Secretary Paulson’s plan to prevent collapse of the financial system prompts immediate and unanswered questions:
Will the Paulson plan fulfill its intentions or will it worsen what it wants to correct?
The health of the financial system is a major problem, but is it the problem, and does it disguise the true problem?
Let’s examine the first consideration. Will the Paulson plan fulfill its intentions or will it worsen what it wants to correct?
A Treasury statement claims that “Paulson would have authority to buy home loans, mortgage-backed securities, commercial mortgage-related assets and, after consultation with the Federal Reserve chairman, other assets, as deemed necessary to effectively stabilize financial markets.” By gaining authority to become a buyer of last resort for mortgage-linked assets that few other financial institutions in the world want to buy, the Treasury expects to reduce mortgage foreclosures and quickly create regulation for a new financial system.
Relieving “bad” banks of worthless securities in order to increase their reserves and their ability to lend and spreading the ‘junk’ among many “good” banks that already have sufficient reserves and won’t feel any deterioration in their balance sheets is an expedient approach to the banking crisis. Nevertheless, there are many, many questions:
(1) Why doesn’t the Treasury provide an auction mechanism for direct sale of these assets rather than buying them and then trying to sell them to others?
(2) Since those selling the assets to the Treasury are normally those who purchase these assets, who is available to buy the assets?
(3) Isn’t the Treasury speculating with these assets, betting it can beat the odds and sell what nobody else can sell?
(4) Should the U.S. government be allowed to speculate with taxpayer money?
(5) Won’t the government be subsidizing and rewarding the “bad” banks while making the “good” banks less good?
(6) Since the sub-prime and other deceptive mortgages artificially raised housing prices, similar to having claques at an auction, aren’t housing prices artificially high? If so, how can Paulson’s scheme prevent foreclosures? The only buyers at the elevated prices were those who received the extraordinary mortgages. That crowd is no longer available to purchase homes. Considering present home ownership in the U.S., is there a sizeable portion of the American public that has sufficient down payments and income and will be willing to purchase homes at elevated prices? If so, why aren’t they buying the real estate now when interest rates are low?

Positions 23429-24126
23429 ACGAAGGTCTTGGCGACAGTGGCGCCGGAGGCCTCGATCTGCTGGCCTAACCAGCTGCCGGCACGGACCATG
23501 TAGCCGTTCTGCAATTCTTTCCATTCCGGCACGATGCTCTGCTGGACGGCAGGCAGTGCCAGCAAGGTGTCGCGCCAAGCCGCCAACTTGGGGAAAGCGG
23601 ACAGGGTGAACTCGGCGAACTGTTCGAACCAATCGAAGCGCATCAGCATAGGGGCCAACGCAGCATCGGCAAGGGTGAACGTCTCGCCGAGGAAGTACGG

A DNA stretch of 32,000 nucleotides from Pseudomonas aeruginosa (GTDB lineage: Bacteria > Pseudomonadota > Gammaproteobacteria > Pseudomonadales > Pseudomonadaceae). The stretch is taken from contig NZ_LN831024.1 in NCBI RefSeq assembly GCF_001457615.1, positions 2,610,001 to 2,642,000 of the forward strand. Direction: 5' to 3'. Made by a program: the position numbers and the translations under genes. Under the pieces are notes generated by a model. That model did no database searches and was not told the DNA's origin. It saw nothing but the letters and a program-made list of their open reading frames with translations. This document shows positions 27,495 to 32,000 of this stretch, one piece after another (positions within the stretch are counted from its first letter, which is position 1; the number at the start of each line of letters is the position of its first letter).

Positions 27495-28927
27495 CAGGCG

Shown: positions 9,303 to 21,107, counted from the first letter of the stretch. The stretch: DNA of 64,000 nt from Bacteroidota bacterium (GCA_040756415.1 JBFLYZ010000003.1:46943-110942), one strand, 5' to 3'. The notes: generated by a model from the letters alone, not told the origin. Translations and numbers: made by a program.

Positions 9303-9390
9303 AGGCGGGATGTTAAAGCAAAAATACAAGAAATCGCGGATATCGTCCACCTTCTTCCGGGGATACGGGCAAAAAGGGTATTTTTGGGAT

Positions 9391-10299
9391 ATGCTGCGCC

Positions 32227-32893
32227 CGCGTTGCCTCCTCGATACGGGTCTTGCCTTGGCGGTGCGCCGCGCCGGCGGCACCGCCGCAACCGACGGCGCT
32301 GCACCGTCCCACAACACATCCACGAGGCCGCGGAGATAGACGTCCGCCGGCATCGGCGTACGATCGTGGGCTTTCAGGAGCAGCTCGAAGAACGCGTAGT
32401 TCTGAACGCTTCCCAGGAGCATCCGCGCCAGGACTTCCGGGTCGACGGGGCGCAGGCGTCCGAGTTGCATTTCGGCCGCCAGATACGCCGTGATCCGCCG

Questions on the possible detrimental effects of the taxpayer commitment:
(1) Will this plan generate a huge increase in the government deficit, which will lower the value of the dollar and increase interest rates? Both seem likely.
(2) If the dollar decreases in value, won’t commodity and import prices rise? These negative effects will increase production and consumer costs.
(3) Has an analysis that includes the possible deterioration in the dollar and augmented commodity prices, especially in petroleum, been included in the presentation to Congress?
(4) Will higher interest rate rises offset benefits (if any) from the Treasury’s plan?
(5) Could a combination of a decreased dollar and increased interest rates set in motion a regenerative effect by which the economy deteriorates, unemployment accelerates, tax receipts are lowered, the dollar drops further, interest rates rise more, etc., etc.?
(6) Is this an all or nothing plan by which if the plan fails to accomplish its purpose, it will be counterproductive or catastrophic?
(7) If the plan fails, is there a backup plan in place that will take over?
(8) Are there other financial problems — e.g., credit card debt, auto loans — that are also troubling?
Let’s examine the second consideration. The health of the financial system is a major problem, but is it the problem, or does it disguise the true problem?
Why was it necessary to pump up and manipulate the credit system in order to enable the U.S. consumer to make large scale purchases? Obviously, the American worker did not have the savings or wages to finance the purchases. Foreseeing a dead-end economy, the financial wizards in charge decided to use unsavory credit expansion to greatly enhance their profit margins rather than expand wages and face a possible reduction in profit margins. The relative stagnation of the U.S. manufacturing system and inability to compete in global markets, reflected by huge trade deficits, prompted the financing of consumer spending. The ‘housing bubble’ is a result of the actual problem, which has the U.S. free enterprise system on hold by its failure to compete with more controlled and regulated nations, such as those in China and Southeast Asia. Add to the problem, the financial burdens due to the Bush doctrine. While the U.S. plows its defense manufactures into the ground and freely distributes capital to “defend democracy,” other nations erect permanent institutions that assist them to move forward and invest their capital wisely. The U.S. structured globalism to benefit its economic system. The more regulated Statist nations have structured their economies to make globalism work for them.